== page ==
We’re once again firing off questions at long-time pro Jason Thomas for some opinions on the opener.
It wasn’t hot or super rough at the opener, but Ken Roczen was great. Did he answer any questions about his physical condition?
I don’t know if he really answered the questions about his physical ailments but he certainly served notice that his speed of yesteryear is back. Last year’s Lucas Oil AMA Pro Motocross Championship was a work in progress as he entered the series underprepared. Last Saturday was a totally different story altogether. He was the fastest rider of the day, dominating the first moto and hanging tough in the muddy second moto. I don’t know that anyone expected that type of speed advantage from the 94, maybe not even he himself.
As for the races to come, it’s difficult to predict how he will respond. This weekend’s event in Pala will be nice and cool again (high of 68 predicted on Saturday). The following weekend in Lakewood, Colorado, is looking to be in the low 70s during the motos. So, realistically, we may be nearly a month away from the first real answer on how heat and humidity will affect the 2014 and 2016 champ. Even then, the High Point National in southern Pennsylvania is not known as a scorcher. For me, the first guaranteed test will be down at WW Ranch in Florida on June 22. There will be no escaping the heat that weekend. Even if it rains, the heat will be a factor some time during the day. Maybe Roczen has turned the corner and just needed this change to outdoors but we may not even know for another month.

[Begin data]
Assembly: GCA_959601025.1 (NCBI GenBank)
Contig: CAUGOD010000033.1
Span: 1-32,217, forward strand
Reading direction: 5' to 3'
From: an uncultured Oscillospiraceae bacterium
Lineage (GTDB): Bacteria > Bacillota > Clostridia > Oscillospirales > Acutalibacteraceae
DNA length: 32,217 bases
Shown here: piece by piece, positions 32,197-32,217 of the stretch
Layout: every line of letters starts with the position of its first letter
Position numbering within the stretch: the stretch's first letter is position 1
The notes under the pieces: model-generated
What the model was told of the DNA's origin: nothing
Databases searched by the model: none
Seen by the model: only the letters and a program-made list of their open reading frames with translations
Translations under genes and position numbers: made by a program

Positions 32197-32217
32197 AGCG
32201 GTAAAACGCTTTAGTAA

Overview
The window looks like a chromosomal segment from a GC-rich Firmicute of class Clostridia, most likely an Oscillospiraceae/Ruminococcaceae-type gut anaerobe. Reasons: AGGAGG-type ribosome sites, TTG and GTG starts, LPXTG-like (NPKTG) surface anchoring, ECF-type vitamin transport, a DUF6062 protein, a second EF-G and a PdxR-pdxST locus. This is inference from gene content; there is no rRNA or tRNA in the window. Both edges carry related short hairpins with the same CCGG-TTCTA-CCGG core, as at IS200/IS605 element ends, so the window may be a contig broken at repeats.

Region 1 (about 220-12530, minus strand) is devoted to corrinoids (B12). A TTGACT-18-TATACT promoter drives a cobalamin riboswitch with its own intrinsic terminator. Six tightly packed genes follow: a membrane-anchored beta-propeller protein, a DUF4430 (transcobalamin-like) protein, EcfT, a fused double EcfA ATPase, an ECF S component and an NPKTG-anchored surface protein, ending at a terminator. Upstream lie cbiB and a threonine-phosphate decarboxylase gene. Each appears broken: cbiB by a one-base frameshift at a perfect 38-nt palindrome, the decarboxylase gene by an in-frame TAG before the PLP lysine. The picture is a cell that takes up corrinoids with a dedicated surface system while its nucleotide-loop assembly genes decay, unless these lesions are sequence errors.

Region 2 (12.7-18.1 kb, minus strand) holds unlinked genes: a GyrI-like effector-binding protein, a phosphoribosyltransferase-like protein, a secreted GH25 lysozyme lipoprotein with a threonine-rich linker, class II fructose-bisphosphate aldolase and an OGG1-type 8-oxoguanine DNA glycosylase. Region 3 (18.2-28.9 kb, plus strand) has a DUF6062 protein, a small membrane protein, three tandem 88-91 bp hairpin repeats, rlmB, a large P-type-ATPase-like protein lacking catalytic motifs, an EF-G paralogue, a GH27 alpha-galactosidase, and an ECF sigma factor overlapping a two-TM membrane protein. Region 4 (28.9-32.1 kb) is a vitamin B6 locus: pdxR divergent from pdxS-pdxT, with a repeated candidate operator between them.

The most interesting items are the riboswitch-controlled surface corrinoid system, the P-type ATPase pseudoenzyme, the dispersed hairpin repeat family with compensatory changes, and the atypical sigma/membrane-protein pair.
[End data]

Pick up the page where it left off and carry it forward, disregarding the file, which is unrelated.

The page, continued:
Were you surprised that Adam Cianciarulo was able to bounce back from his Las Vegas heartbreak so quickly?
No, I think it gave him something to focus on. A nightmare like the Las Vegas crash can go two different ways. It can cripple you emotionally, draining all the confidence built up throughout a great season. Or, it can ignite a fire. I really believe there are only those two options in the wake of such a tough blow.
Even if he didn’t win, the way he rode was a clear signal that he wanted redemption this summer. He wasn’t moping around feeling sorry for himself. He came out swinging. His demeanor spoke volumes about his character. He acknowledged his mistake, took a couple of days to swallow it, and turned his focus to the task ahead. Many have noticed that Adam shows wisdom beyond his years, but this latest adversity may be the best example yet. Win or lose, he has my respect.
Dylan Ferrandis wasn’t able to move forward in the mud moto and even lost a spot or two late. Any cause for concern?
No, mud is always difficult and open to a wide range of variables. Early in that mud moto, Ferrandis’ entire body was covered in mud while many others around him were much cleaner. I wondered even in those early laps if that would take a toll on his eyes, glove grip, seat grip, etc. His lap times suffered at the end of the moto, as did everyone’s, but I think most expected him to shine in those conditions. He looked very good in timed qualifying and rode well in the first moto, so I am going to just wait and see on Ferrandis. Hangtown has rarely been a great indicator for how a season will go, let alone a mud moto.
What’s it like lining up for a moto when you know it might go from dry to mud during the middle of it?